Christine was an expert on all matters concerning Nordic noir and, as we walked, she talked me through the legends of the genre – Kurt Wallander, Sarah Lund (from the earlier Scandi noir hit, The Killing), and, of course, Saga herself.
“Nordic noir is full of dysfunctional anti-heroes,” she said. “But Danes don’t really see Saga as someone on the spectrum. They see her simply as a Swede: no social skills, straight to the point, a leather-wearing, Porsche-driving Swede. The Danes are more laid back, easy-going, shabby even.”
At the height of the mania for The Bridge and The Killing, Christine was leading several tours a week, and said that many of the British visitors were geekily familiar with every aspect of the cult series.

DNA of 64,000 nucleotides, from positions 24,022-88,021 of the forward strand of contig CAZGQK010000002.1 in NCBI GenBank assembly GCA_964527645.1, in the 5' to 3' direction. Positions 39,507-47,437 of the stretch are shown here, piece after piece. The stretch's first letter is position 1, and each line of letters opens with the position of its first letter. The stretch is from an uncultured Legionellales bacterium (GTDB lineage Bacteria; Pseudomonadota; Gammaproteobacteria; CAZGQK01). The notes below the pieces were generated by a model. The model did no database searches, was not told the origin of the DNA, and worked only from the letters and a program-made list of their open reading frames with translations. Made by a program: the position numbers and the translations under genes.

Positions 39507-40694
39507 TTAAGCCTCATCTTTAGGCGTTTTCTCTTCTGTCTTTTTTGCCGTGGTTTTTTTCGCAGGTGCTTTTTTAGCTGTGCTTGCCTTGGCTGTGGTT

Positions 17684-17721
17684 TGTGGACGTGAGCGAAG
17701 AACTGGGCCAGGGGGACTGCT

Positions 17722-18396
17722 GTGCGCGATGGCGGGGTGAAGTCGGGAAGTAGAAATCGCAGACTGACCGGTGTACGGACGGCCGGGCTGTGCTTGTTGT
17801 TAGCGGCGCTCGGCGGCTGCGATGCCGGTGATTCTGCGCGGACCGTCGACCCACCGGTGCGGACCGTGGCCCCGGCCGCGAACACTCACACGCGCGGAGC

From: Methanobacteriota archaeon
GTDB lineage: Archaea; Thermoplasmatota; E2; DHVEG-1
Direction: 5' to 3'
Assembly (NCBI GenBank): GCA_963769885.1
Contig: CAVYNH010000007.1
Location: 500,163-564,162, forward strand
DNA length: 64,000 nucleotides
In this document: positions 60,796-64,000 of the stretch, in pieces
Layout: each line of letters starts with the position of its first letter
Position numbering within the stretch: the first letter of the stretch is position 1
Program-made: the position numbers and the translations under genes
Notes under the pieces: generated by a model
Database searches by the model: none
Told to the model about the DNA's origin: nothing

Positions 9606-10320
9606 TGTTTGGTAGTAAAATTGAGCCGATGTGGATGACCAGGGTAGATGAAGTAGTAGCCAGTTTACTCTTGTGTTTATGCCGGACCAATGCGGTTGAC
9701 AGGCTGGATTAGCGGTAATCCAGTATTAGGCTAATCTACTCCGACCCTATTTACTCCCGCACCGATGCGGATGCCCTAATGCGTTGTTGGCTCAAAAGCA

With the conclusion this year of the final series of The Bridge, interest was waning, but there were still plenty of people – like me – who wanted to get a grip on the cities that have been the backdrop to some of the best crime thriller TV of all time.
And what now? Although The Bridge appears to have run its course – in the final episode Saga throws her police badge into the Oresund Strait and in the autumn that much-coveted Porsche was sold at auction at Goodwood – it is inconceivable there will not be more in one form or another.
“I don’t know how we will carry on without Saga,” Anna had mused in Malmo. “No, I’m sure they will do another one.”
Mystery to the end. It’s murder.
STRAIT TALK Clockwise from main: Oresund Bridge; on tour in Copenhagen; Adrian in Malmo; the city’s old centre
PURE PORSCHE Saga Noren (Sofia Helin) with her iconic classic car